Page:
IT cost more than $100,000 to build and was hailed as a breakthrough for people with disabilities, but Warrnambool’s special foreshore access ramp has one big drawback — sand. Tonnes of it.
Since it was opened in late 2011 after a large gap was cut into sand dunes, the sloping wooden structure has been blocked numerous times, rendering it useless until manually cleared. It was blocked again at the weekend when temperatures hit 40-plus degrees and will be off-limits until cleared again.
Two city councillors have called for a major rethink and either relocation or a radical design change which would make it less likely to become clogged up.
However, council leaders and a disability representative on the committee which advised on the ramp project want it retained.
“You can’t stop nature,” mayor Michael Neoh said. “Sand also blows over other beach access steps.
“Maybe our cleaning regime needs to be more regular over summer, particularly when there are strong winds, and maybe something different could be looked at for the bottom of the ramp.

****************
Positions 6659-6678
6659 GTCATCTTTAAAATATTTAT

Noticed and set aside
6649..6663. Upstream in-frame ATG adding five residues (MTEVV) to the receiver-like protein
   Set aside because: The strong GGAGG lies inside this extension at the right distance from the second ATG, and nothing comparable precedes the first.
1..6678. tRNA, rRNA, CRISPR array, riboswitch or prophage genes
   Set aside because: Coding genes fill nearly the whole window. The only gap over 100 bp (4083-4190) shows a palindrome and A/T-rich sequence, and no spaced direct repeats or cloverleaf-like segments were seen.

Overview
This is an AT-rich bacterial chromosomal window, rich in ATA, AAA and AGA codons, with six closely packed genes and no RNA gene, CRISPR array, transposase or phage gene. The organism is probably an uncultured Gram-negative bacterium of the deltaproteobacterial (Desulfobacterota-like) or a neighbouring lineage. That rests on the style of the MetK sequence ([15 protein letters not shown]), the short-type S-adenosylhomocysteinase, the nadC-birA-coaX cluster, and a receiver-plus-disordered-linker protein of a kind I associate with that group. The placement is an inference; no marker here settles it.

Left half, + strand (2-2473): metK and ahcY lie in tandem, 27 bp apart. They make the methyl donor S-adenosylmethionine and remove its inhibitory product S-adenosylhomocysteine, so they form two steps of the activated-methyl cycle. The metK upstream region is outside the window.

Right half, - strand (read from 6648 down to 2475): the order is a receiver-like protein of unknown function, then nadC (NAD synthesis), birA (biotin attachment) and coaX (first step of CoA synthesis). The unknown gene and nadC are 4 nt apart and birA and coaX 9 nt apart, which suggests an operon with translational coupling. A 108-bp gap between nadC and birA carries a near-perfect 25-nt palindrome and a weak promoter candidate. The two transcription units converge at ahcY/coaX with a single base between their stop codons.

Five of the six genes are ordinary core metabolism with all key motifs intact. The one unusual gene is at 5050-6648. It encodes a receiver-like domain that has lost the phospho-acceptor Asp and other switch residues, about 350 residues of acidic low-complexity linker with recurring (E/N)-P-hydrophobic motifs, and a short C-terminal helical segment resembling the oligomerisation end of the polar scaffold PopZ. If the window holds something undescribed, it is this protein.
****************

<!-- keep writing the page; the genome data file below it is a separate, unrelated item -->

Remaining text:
“There’s no single fix unless you put concrete right up to the water’s edge. I don’t think people would be too keen on that.”
Disability representative Ray Ahearn disputed criticism about the ramp’s siting.
“It’s an excellent ramp with easy access from Pertobe Road — it’s just the damn sand that’s the problem,” he said.
“I’d be extremely reluctant to move it.
“Initially there were plans to put marram grass at the base, but that doesn’t seem to have worked.”
Cr Peter Sycopoulis, who slammed the design as a waste of money in his 2011 lead-up to election, held fast to his view this week.
“Surely it would have been better closer to the McGennan car park,” he said.
“I think it’s a white elephant the way it is.
“Stop trying to deny there’s a problem, admit the design mistake and let’s rectify it.”
Cr Peter Hulin slammed the project at Monday night’s council meeting, describing it as “an absolute disaster”.
“Remove the mess, revegetate the dune and fix the environment,” he said.